Because of the changing climate in the Red Deer River Basin, snow could melt earlier in the year, with potentially higher spring flows and lower summer, fall, and winter flows. These changes could impact the daily lives of people working and living in the region. A few examples of impacts include:
- Increased floods and droughts.
- Crop failures due to water shortages in the late summer or due to extreme weather like heavy rain, snow, or hail.
- Changes to recreational opportunities such as fishing and rafting that rely on expected water levels and flow rates.
The wild animals and plants may need more water in warmer temperatures, and aquatic ecosystems may be impacted by changing stream flow. For example, fish that rely on higher river levels to spawn in the fall may face challenges, and species that need cold water may not thrive in warming creeks. Warm-water adapted species may become more common.
Significant population and economic growth may also impact the Basin, both of which will require more water. More people will increase municipal water demands. Economic growth will also increase demands on food production because more people will require more food. Water demands for irrigation are projected to increase. The Red Deer River Basin is also seeing an increase in oil and gas development which is very water intensive. These demands may lead to shortages of water under any future climate forecast.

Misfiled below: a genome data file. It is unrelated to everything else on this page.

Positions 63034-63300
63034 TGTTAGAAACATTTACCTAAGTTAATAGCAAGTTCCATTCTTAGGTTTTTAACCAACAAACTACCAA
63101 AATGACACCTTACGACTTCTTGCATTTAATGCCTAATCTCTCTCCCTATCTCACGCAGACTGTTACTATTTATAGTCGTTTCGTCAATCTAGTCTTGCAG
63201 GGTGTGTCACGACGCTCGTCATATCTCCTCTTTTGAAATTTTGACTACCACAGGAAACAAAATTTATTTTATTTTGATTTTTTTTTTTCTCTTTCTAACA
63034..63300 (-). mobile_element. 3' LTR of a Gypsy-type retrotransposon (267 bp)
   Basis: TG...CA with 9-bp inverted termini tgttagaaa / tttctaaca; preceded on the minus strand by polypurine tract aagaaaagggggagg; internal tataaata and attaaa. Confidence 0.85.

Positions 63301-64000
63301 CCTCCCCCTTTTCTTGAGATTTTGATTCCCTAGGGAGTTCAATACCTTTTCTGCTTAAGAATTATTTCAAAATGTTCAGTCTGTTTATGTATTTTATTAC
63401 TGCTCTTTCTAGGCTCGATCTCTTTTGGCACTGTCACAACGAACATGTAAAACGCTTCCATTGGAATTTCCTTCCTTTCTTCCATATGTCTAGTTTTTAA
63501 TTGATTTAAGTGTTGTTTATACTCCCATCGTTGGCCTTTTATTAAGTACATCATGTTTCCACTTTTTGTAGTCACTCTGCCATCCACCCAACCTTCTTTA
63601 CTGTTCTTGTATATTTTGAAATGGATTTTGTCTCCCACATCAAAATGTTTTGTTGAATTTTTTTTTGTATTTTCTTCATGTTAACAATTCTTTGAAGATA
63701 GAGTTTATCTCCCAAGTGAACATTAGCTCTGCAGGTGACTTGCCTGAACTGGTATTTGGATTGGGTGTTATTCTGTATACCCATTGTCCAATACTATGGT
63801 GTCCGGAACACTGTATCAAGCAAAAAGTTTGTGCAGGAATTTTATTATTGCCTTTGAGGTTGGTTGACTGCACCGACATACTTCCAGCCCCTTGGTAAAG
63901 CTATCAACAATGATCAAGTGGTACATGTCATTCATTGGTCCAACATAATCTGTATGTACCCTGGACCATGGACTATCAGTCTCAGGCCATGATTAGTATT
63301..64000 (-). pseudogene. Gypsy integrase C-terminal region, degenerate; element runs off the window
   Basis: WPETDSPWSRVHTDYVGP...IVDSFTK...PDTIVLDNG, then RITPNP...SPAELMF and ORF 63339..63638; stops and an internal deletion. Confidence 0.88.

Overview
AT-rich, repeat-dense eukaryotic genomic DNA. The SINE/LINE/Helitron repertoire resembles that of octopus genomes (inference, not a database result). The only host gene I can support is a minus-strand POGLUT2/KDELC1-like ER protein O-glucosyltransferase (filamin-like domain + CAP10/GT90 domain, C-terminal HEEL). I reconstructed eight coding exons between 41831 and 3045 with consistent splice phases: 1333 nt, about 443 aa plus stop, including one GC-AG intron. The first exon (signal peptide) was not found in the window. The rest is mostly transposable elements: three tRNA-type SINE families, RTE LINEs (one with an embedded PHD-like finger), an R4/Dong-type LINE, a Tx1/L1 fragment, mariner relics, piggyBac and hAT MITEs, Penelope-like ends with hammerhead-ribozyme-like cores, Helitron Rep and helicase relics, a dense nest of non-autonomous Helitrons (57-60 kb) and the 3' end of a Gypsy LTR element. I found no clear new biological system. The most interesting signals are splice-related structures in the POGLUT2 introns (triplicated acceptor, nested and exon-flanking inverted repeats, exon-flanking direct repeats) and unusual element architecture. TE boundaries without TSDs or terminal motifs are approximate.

Ensuring there is enough water for all users in the Red Deer River Basin in the future will require balancing demands with the water available. In the Basin, agriculture, oil and gas, and population growth may play a bigger role in future water availability than climate change.
In the event of a high population growth scenario, water conservation will be key to ensuring there is enough water available. In a report written about water management in the South Saskatchewan River Basin, current agricultural practices have resulted in irrigated water reductions of 5% in winter and 15% in summer8. In the future, industry, municipalities and agriculture will need to implement new technologies and best practices to further minimise water usage.
In the event of a high growth scenario, climate scientists also recommend that additional water storage such as reservoirs be built along the Red Deer River to ensure water availability in drier periods. However, building dams to create storage reservoirs can have significant impacts on the aquatic environment including stopping fish migration, changing river flow patterns, increasing water temperatures, and capturing sediment and nutrients that downstream plants and ecosystems need. When planning storage reservoirs, care must be taken to minimise environmental impacts, including potentially building reservoirs off stream (near the river but not right in its path).
- Red Deer River Watershed Alliance. (2021). Water Connects Us All. Retrieved from https://rdrwa.ca/
- Alberta Environment. (2007). Current and Future Water Use in Alberta – Red Deer River Basin. Retrieved from https://albertawater.com/docs-work/projects-and-research/dynamics-of-albertas-water-supply/20-chapte-r7-red-deer/file
- Climatic Change. (2012). Potential Impact of Climate Change on the Water Availability of South Saskatchewan River Basin. Retrieved from https://link.springer.com/article/10.1007/s10584-011-0221-7
- Alberta WaterSMART. (2015). Climate Vulnerability and Sustainable Water Management in the SSRB Project: Red Deer River Basin Modelling, Final Report. Retrieved from http://albertawater.com/.
- Journal of the American Water Resources Association. (2018). Projecting Canadian Prairie Runoff for 2041-2070 with North American Regional Climate Change Assessment Program (NARCCAP) Data. Retrieved from https://onlinelibrary.wiley.com/doi/abs/10.1111/1752-1688.12642
- Ibid, 2018
- Ibid, 2015
- Ibid, 2015